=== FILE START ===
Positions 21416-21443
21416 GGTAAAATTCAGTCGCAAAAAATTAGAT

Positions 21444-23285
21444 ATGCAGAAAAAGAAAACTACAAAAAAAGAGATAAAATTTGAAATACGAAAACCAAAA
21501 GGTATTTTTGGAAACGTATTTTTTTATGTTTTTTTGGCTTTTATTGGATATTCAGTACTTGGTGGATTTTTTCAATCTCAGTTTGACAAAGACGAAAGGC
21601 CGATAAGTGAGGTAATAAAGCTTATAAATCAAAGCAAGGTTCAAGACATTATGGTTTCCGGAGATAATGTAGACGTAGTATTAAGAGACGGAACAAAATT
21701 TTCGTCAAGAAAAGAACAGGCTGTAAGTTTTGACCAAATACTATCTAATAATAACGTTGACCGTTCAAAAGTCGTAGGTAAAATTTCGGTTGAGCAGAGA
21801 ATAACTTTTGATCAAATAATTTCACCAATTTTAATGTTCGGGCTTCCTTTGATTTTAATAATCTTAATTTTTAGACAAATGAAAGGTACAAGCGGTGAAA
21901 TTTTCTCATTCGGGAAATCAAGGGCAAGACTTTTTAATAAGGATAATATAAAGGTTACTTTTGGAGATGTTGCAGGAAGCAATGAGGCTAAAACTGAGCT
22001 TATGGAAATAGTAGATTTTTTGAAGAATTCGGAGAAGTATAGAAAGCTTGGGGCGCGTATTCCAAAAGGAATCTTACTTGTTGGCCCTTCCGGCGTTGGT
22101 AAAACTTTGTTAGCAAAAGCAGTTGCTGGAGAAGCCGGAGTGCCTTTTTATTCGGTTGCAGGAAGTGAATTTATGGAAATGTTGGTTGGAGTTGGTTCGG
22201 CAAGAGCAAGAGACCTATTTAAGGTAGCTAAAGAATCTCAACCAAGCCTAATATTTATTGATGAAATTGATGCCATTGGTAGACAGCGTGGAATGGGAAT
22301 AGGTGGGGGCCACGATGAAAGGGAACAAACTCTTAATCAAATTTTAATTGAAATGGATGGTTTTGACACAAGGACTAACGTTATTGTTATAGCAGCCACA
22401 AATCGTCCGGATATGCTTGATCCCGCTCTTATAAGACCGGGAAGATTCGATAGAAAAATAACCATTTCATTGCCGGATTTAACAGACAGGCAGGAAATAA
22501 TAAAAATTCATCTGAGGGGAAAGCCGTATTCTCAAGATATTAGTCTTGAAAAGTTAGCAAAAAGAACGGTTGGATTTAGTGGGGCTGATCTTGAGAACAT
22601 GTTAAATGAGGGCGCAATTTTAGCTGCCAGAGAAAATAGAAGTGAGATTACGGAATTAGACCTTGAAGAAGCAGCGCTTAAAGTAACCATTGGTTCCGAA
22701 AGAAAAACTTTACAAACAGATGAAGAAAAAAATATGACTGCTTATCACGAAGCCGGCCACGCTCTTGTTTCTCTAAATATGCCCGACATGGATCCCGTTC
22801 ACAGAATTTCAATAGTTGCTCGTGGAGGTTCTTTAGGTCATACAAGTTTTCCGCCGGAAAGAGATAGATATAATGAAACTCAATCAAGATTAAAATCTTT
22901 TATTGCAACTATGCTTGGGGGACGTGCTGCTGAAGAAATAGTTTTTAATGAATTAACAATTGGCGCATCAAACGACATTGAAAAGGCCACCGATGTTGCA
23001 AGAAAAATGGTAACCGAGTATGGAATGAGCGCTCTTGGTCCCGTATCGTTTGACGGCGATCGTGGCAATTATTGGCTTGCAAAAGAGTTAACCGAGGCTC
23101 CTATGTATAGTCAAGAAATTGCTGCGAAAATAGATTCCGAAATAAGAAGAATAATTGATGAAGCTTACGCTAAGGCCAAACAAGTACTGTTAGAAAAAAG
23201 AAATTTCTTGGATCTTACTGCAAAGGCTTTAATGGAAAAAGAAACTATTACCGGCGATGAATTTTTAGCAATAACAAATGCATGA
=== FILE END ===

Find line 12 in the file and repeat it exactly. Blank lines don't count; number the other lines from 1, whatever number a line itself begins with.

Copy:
22201 CAAGAGCAAGAGACCTATTTAAGGTAGCTAAAGAATCTCAACCAAGCCTAATATTTATTGATGAAATTGATGCCATTGGTAGACAGCGTGGAATGGGAAT